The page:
Possible anemia..what to do?
Feb 16, 2004
I have been poz for almost 20 years, been on hiv meds (sustiva, epivir, zerit and dapsone) since 04/2003. Mt cd4's are ok at 230 and viral load undetectable however my latest test indicate that my red blood cells are low..bordering on anemia..can I assist my body with changing my diet? I am comfortable with my meds where they are and not looking to make drastic changes there. What other things can I do to assist my body with the production of red blood cells? Thank you for your time, effort and energy.
Response from Dr. Frascino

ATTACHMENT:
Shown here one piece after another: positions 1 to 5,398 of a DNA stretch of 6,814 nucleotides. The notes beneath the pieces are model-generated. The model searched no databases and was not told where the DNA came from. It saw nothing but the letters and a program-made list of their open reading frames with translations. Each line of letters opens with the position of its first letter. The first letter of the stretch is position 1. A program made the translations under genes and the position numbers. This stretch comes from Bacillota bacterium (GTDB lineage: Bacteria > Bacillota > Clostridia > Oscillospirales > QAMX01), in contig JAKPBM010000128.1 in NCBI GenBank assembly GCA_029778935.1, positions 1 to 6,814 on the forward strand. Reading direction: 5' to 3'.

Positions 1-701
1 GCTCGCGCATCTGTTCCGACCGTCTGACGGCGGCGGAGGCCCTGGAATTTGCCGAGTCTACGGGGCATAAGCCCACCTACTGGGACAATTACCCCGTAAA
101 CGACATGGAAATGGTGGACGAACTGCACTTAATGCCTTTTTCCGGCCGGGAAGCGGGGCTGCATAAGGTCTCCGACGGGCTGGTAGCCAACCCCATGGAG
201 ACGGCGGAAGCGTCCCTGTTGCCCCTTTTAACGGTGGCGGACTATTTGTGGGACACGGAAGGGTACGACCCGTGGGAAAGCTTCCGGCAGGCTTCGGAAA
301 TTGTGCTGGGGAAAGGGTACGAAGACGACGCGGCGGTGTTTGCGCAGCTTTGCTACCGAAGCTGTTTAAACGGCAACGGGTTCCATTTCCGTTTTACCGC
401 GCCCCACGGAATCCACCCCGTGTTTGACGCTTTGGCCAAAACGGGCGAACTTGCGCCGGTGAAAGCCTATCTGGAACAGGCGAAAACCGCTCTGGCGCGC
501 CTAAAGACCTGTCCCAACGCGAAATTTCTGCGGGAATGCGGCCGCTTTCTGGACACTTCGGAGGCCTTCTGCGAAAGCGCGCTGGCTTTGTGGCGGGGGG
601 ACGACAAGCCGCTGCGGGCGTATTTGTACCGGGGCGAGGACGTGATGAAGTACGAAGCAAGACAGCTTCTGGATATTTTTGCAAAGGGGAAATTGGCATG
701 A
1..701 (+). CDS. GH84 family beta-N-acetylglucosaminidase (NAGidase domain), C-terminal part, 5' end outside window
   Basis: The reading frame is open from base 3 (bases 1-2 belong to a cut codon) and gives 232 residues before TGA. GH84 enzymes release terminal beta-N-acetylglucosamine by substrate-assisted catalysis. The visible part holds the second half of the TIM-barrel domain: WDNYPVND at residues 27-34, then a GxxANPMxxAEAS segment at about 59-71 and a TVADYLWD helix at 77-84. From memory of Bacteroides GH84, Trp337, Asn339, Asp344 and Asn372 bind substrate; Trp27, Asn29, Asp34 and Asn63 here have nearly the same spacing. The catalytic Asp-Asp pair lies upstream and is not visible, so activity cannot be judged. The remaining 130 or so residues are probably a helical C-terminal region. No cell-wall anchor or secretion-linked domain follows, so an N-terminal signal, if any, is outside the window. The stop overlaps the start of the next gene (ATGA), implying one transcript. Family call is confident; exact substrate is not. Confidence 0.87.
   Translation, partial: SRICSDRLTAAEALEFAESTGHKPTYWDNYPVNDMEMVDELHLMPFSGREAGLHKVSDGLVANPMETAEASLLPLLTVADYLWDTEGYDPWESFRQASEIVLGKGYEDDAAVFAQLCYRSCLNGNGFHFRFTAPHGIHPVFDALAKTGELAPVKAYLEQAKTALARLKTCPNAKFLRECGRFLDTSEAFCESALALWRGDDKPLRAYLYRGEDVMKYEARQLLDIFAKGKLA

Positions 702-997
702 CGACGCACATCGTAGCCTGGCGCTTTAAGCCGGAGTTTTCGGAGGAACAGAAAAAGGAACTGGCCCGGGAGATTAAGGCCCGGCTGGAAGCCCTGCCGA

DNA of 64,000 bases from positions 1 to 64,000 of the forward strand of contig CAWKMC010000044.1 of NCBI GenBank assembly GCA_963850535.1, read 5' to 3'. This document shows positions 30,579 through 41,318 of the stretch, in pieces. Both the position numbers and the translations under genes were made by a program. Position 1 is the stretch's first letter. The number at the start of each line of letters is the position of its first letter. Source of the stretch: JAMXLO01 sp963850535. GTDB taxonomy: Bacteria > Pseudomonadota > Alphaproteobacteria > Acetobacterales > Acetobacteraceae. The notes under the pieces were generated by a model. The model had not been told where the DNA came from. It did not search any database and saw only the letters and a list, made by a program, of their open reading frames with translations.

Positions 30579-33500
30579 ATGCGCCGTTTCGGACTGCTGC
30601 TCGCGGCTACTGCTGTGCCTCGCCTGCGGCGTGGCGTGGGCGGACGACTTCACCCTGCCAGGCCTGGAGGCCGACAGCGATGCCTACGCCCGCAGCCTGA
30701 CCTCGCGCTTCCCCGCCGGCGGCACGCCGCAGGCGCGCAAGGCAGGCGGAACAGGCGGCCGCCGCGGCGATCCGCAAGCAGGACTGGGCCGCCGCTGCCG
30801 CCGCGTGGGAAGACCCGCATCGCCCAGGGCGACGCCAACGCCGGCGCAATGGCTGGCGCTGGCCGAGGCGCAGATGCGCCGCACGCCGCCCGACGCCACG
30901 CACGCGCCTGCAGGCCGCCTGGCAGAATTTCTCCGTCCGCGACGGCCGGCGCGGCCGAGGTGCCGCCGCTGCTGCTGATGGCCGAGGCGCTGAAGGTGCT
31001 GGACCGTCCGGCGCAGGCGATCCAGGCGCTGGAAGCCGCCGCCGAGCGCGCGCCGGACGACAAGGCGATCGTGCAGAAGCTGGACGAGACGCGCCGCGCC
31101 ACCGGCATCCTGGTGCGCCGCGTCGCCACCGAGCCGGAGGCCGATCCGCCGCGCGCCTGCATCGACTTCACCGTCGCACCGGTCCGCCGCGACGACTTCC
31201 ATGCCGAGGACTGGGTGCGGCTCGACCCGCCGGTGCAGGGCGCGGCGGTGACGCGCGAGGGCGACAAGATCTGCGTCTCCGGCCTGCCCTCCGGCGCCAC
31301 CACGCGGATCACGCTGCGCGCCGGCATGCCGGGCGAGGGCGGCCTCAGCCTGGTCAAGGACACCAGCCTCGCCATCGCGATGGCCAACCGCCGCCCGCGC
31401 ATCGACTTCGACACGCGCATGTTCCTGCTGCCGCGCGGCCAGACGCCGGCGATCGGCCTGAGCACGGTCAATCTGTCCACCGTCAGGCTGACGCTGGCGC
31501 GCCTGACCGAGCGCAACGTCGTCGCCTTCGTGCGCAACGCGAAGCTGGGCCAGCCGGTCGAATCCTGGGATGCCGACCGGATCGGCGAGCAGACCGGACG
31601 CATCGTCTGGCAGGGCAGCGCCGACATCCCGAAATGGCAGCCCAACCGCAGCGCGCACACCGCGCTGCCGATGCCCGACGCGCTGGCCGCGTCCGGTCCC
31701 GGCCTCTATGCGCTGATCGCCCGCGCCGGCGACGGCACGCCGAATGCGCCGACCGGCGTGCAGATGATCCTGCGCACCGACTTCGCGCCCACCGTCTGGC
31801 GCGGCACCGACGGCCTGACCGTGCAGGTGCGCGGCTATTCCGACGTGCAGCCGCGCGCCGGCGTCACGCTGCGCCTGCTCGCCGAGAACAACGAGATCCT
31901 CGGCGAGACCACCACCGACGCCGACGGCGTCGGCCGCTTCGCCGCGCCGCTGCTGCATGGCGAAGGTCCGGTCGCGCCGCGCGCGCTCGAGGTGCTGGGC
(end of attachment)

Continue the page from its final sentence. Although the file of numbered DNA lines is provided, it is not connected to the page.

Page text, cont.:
The first thing to do is determine why your red blood cells are dropping. There are a variety of causes for anemia in the setting of HIV disease. For starters, HIV itself can cause chronic inflammation and suppress bone marrow function. One of the bone marrow's primary functions is to make new red blood cells. So if you turn down the factory output, eventually you wind up with too few red blood cells (anemia). This is called anemia of chronic disease. Next, hormonal problems, like adrenal insufficiency or hypogonadism, can contribute to the development of anemia. Certain HIV-related opportunistic infections or malignancies can also lead to anemia MAC, TB, CMV, parvovirus B19, non-Hodgkin's lymphoma, etc. Next up, drugs used to treat HIV infection or its complications can have toxic side effects on the development of new red blood cells AZT, Bactrim, ganciclovir, dapsona, pyrimethamine, interferon, cancer chemotherapy, etc. Add to this common causes of anemia that aren't necessarily HIV-related, such as blood loss or nutritional deficiencies (iron, folate, vitamin B12) and you can see the list is quite extensive already. And this is just the "short list" of potential causes. So you need to work with your HIV specialist to nail down the causes of your dropping RBC's, and then treat those specific underlying conditions. For instance, if you have iron deficiency anemia, you may need iron supplements. If you have dapsone-related anemia (G6PD deficiency), you'll need to use an alternative drug for your PCP prophylaxis. If you have anemia of chronic disease, you may eventually need Procrit, a once-weekly self-administered injection that promotes the production of additional new red blood cells in the bone marrow.